12 Days of Cookies: Alice Medrich’s Buckwheat Linzer Cookies

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Meet the Baker: Alice Medrich

‘Tis the season for sharing home-baked treats! This year we partnered with some of our favorite bakers to create the ultimate holiday cookie swap. See them all here, then follow along and show us your own holiday cookies on Instagram @williamssonoma with the hashtag #wscookieswap. 


As a renowned cookbook author, pastry chef and teacher, Alice Medrich is an expert on all things dessert (and chocolate)! Who better to inspire our holiday baking this year than the author of books like Chewy Gooey Crispy Crunchy Melt-in-Your-Mouth Cookies? Here, we ask Alice all about her favorite holiday treats, her best tips for cookie baking, and what’s in her ideal cookie tin. She also shares the recipe for Buckwheat Linzer Cookies from her latest book, Flavor Flours. Read on!


What are some of your favorite holiday baking traditions?

I love my mother’s apple crisp, which is easy and delicious—and better than most pies. First my mother made it, then I made it—with help from my daughter and her cousins when they were small—and now my daughter makes it. I like a blend of apples, especially good Jonathan apples because the flavor and rosy color from their skins is delicious and beautiful. I also like Braeburns, Pippins, Pink Ladies and Sierra Beauties. And I don’t peel them, so the whole thing is easy.


What flavors are best for baking this time of year?

All of the usual suspects, please: nuts, apples, pears, pomegranates, persimmons, quince, pumpkin, chestnuts. Caramel, chocolate. The warm baking spices, fresh ginger…


Let’s talk cookies. What are your top tips for making the best batch every time?

Don’t over-mix: for single batches, mixing by hand will give you more tender cookies than mixing with a mixer (unless you are very careful with the mixer!).


Nuts should be fresh. Buy the largest pieces you can from a store with high volume. Toast (when called for) and chop or break them yourself.


Measure accurately. A scale is best. Many a bad cookie is due to using too much flour.


Never put cookies away until they’re completely cool or you will end up with soggy or moldy cookies.


Use good cookie sheets: say no to any that are so thin that they warp in the oven, and say no to dark surfaces.


Any creative cookie decorating ideas?

I like to pipe or drizzle melted chocolate on cookies instead of the traditional powdered sugar icing. Chocolate is tastier and less sweet and just as good for sticking on those jimmies and sprinkles. You can use white chocolate if you like and color it with oil-based food coloring (specifically made for chocolate).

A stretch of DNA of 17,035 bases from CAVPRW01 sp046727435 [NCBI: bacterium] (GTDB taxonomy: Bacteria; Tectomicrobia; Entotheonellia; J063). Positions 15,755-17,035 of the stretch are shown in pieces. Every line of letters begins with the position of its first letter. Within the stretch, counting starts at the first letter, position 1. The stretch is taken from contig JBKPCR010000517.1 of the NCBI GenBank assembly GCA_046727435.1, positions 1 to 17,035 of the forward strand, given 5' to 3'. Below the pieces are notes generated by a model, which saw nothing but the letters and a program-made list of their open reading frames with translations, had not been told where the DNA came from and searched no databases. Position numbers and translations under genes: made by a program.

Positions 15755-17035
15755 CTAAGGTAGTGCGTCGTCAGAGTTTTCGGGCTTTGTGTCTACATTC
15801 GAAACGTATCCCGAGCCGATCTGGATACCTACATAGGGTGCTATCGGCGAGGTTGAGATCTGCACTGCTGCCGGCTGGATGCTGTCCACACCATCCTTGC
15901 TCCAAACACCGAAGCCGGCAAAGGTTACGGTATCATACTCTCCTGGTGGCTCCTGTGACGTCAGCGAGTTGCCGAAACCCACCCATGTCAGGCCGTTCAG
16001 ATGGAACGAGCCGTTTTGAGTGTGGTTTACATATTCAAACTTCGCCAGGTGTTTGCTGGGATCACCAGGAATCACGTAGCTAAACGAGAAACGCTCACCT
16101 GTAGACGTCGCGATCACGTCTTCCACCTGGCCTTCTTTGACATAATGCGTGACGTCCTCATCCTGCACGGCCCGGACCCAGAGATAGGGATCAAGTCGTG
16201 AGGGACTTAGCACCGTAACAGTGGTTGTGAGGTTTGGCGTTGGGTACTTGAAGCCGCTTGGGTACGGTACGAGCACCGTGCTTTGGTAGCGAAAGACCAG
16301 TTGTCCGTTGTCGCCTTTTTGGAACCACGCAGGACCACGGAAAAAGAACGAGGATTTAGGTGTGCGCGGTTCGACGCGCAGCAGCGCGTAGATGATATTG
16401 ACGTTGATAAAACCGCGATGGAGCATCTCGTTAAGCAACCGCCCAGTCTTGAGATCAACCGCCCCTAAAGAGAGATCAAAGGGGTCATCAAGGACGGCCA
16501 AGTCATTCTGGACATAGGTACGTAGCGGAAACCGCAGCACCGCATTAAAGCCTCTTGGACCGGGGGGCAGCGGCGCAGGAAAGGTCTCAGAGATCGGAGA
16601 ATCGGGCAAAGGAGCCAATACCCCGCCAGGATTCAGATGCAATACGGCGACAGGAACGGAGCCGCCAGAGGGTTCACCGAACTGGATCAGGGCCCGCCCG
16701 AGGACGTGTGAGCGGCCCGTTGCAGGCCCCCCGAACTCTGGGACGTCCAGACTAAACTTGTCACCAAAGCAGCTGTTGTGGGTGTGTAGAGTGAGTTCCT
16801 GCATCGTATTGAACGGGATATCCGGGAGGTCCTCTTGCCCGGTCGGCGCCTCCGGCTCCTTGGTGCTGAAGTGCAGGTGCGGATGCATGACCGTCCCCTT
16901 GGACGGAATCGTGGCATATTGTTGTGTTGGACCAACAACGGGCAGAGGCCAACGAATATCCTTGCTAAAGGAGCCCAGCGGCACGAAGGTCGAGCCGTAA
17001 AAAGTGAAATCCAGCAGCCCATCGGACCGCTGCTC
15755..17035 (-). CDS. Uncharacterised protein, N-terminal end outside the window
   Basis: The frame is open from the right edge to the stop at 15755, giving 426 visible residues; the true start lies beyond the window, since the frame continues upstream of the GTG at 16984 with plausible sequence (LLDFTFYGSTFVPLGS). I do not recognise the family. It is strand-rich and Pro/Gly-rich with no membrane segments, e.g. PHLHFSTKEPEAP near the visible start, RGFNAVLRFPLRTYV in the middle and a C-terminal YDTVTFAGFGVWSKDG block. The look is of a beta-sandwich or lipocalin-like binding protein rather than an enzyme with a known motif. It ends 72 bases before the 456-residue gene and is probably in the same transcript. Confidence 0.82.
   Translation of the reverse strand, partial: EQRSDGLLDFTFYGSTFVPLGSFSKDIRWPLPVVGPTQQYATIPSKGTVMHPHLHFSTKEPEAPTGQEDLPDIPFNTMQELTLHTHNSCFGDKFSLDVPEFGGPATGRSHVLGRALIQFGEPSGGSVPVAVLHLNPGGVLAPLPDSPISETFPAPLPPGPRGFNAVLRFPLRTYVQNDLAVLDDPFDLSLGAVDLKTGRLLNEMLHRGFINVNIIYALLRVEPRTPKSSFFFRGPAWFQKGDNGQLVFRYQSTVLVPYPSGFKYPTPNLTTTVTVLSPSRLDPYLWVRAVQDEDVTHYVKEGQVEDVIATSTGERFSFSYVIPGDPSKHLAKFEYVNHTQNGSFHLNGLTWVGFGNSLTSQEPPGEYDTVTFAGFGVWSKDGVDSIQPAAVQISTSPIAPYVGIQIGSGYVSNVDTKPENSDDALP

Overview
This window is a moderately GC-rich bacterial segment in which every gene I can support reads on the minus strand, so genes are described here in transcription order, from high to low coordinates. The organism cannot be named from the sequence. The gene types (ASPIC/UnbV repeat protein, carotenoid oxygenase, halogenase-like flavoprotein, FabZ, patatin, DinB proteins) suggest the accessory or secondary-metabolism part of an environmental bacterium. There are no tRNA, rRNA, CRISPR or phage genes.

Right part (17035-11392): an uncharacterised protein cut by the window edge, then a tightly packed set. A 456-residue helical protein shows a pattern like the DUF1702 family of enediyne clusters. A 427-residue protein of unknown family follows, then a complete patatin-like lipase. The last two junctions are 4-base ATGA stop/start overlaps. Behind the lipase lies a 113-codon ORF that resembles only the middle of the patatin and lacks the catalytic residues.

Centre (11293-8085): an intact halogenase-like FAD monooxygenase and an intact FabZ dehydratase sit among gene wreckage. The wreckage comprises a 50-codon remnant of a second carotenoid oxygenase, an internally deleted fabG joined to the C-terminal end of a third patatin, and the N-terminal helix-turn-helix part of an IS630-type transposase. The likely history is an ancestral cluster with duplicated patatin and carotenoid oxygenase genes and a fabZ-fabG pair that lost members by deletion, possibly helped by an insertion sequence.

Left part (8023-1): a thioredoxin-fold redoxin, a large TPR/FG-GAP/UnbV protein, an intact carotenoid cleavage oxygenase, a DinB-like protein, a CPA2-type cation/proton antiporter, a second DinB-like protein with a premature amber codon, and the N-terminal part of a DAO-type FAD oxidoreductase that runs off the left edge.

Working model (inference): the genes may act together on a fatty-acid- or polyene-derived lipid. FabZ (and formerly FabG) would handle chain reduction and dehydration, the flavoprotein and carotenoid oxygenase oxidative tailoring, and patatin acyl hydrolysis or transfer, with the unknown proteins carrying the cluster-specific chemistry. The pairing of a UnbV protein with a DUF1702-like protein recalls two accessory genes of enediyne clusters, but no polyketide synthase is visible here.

When it comes to holiday cookies, do you stick to tradition or try to experiment?

I love my favorites, but I like to build on them. Once I tried 25 new flavors for meringues, including powdered goat milk and walnuts (which was delicious, by the way).


Any memorable cookie baking disasters?

I tried to pipe meringue “asparagus” cookies (sprinkled with ground pistachios) for a photo shoot. They were so bad the entire team burst into laughter. Just couldn’t help themselves.


What’s in your ideal cookie tin?

Classic Ginger Cookies and Chocolate Chip Cookies, Buckwheat Linzer Cookies or Nibby Buckwheat Butter Cookies, Alfajores, Peanut Butter Meringues, Salted Toffee Peanut Butter Cookies, Chocolate Mint Sandwiches, and Coconut Cookies or Coconut Wafers from Flavor Flours.


Can you share any fun presentation/gift wrapping ideas for cookies?

I’m pretty conventional. I like tins because they are reusable and they keep crisp cookies nice and crisp. Plain metal tins without any prints or scenes on them are elegant and versatile. I add a gorgeous wired ribbon.

Meet the Baker: Alice Medrich


Tell us about the recipe we’re sharing, Buckwheat Linzer Cookies. What was your inspiration? What’s special about the recipe?

I love linzer cookies, and I love the flavor of buckwheat. Buckwheat pairs well with dark red fruit flavors, so there is the jam component right there. These cookies happen to be gluten free.


Any tips for people making these cookies? Creative twists or other ideas?

You can add a handful of ground walnuts or hazelnuts to the dough. Try different jams. You can also turn these or a nutty variation into thumbprint cookies, which are a little quicker to make but still pretty and festive.


What’s your favorite way to enjoy them?

A cup of good black tea or oolong tea is lovely if there is time for a sit down. Coffee of course. I’m looking forward to pairing them with a dessert wine pairing such port or Banyuls…but I haven’t gotten to that yet!


Try Alice’s recipe for Buckwheat Linzer Cookies here!

4 comments about “12 Days of Cookies: Alice Medrich’s Buckwheat Linzer Cookies

  1. Monica

    I just tried Ms. Medrich’s idea of using pure chocolate instead of the usual sugar icing on my sugar cookies this year. It was eye-opening! It worked like a charm and I think the cookies were far tastier that way! Thank you!

  2. Maria

    This sounds like a great flavor & texture combination! Linzer cookies are my favorite Christmas cookie (and all year round cookie too!)

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